Lilly to Introduce Lower-Priced Generic Insulin


In an atmosphere of growing Congressional scrutiny[1] in the United States of the prices of prescription drugs in general, and insulin[2] in particular, drugmaker Eli Lilly has announced that it will introduce a lower-priced generic version of its popular insulin Humalog.

Announced yesterday, the move will allow Lilly to continue to offer Humalog at current prices negotiated with pharmacy benefit managers on behalf of insurance companies and employers, while offering a lower price to patients who pay for insulin out of pocket or are charged a copayment based on the list price of the drug.

The new “authorized generic” version of Humalog, which will be identical in all aspects except the label, will be sold as Insulin Lispro at half the current price of Humalog. This comes to $137.35 for a single vial and $265.20 for a five-pack of KwikPens, according to a Lilly press release[3].

“Solutions that lower the cost of insulin at the pharmacy have been introduced in recent months, but more people need help,” Lilly chairman and CEO David A. Ricks explains in the company’s statement. “We’re eager to bring forward a low-priced rapid-acting insulin.”

Ricks notes that while the company offers significant rebates on insulin through its negotiated prices with pharmacy benefit managers, patients don’t always experience these savings equally due to differences in how their insurance plans are structured.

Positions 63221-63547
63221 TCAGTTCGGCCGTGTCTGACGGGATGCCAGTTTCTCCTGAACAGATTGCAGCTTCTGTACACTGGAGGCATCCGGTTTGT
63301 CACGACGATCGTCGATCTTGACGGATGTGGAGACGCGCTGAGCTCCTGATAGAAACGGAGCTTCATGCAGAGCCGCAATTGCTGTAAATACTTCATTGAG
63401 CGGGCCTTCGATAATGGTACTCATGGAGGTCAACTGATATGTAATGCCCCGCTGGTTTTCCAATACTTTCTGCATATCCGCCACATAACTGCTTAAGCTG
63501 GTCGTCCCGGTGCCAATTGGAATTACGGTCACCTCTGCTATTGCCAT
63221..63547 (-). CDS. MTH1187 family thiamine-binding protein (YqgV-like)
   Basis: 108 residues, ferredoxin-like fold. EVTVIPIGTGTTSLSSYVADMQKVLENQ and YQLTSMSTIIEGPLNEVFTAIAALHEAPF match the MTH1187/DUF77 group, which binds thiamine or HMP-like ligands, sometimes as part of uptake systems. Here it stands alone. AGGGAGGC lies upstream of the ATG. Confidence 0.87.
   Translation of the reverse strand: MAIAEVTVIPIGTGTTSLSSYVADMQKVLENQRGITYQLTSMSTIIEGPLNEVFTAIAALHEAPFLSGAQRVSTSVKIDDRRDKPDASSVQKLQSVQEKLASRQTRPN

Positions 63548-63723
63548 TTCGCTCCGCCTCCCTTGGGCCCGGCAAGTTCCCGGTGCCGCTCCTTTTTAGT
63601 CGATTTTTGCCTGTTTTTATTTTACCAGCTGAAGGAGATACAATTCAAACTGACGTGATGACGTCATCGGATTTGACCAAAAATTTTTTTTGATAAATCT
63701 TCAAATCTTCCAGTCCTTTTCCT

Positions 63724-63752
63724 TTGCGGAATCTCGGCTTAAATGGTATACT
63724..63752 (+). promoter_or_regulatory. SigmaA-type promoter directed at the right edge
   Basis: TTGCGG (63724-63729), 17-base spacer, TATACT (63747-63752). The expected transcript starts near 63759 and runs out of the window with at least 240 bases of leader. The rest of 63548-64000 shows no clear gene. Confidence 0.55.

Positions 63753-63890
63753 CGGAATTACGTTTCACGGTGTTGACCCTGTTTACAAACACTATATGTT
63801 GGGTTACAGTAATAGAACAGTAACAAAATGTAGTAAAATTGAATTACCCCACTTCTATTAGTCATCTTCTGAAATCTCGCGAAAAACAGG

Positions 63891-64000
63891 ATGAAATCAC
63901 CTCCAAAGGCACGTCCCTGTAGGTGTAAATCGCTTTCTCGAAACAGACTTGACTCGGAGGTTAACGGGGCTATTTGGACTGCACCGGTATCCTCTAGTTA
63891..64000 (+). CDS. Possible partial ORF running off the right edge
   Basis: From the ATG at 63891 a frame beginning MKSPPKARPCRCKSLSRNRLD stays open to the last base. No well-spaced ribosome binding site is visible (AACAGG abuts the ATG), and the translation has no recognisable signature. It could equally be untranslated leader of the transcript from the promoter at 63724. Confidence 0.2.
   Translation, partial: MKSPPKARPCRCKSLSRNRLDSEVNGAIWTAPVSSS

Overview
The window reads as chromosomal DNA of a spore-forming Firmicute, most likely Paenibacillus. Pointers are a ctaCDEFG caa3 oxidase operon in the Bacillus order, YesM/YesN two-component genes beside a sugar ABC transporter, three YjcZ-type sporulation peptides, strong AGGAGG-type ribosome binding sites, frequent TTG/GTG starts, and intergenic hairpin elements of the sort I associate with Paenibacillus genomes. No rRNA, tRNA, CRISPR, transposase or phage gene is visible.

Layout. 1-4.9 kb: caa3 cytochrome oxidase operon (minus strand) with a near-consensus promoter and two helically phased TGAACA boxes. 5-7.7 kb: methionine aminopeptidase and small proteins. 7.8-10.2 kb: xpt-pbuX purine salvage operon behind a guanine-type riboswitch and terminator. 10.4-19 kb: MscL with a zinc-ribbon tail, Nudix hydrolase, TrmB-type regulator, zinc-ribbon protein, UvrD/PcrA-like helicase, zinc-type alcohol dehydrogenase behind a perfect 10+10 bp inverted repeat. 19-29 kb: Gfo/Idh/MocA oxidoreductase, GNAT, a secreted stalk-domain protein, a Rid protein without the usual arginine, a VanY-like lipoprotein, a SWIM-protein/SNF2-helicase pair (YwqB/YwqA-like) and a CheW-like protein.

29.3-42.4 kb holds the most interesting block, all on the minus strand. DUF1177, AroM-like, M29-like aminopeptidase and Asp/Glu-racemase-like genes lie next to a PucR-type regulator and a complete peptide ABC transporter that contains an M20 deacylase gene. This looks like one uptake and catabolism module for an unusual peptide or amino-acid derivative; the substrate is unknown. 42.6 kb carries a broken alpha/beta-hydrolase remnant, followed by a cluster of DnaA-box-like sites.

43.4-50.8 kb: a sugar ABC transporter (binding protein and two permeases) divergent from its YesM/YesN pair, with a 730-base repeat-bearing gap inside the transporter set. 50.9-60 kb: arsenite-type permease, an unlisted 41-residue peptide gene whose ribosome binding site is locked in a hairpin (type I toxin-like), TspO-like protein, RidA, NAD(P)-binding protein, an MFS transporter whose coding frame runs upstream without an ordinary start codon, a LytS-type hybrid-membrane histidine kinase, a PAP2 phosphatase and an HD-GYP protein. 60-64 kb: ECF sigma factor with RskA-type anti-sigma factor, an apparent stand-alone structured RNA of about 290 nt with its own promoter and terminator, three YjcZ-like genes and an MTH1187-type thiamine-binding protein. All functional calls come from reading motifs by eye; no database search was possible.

Since pharmacy benefit managers tend to keep a portion of the rebates they negotiate with drugmakers on behalf of insurers and employers, they can exert pressure on the drugmakers to raise the list prices of drugs so that the negotiated discount is bigger — even if the actual price they pay for a drug is the same or even less than it was before.

Noting that Congress is considering various reforms to regulate how rebates to pharmacy benefit managers work, Ricks adds that “for people with diabetes, a lower-priced insulin can serve as a bridge that addresses gaps in the system until a more sustainable model is achieved.”

Lilly says that its generic Insulin Lispro is already manufactured and will be made available to pharmacies as quickly as possible.

Want to learn more about generic insulin? Read “When Will There Be Generic Insulin?”[4]

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  4. “When Will There Be Generic Insulin?”:

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